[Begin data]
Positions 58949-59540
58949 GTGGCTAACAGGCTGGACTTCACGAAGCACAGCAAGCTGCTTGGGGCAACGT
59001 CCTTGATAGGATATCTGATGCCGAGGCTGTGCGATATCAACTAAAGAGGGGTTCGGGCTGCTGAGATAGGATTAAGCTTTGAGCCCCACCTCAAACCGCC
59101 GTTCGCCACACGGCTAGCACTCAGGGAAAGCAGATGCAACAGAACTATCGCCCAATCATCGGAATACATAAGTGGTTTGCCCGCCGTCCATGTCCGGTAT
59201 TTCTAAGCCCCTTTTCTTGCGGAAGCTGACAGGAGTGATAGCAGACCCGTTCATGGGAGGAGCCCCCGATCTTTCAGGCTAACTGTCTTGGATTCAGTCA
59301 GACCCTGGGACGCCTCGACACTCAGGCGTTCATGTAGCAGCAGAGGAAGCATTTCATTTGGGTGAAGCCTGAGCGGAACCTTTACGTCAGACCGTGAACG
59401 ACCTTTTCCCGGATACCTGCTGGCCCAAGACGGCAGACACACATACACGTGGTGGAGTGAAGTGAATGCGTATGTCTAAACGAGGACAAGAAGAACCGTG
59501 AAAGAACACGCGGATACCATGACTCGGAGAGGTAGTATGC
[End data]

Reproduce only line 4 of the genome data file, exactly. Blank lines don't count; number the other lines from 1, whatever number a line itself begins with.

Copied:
59101 GTTCGCCACACGGCTAGCACTCAGGGAAAGCAGATGCAACAGAACTATCGCCCAATCATCGGAATACATAAGTGGTTTGCCCGCCGTCCATGTCCGGTAT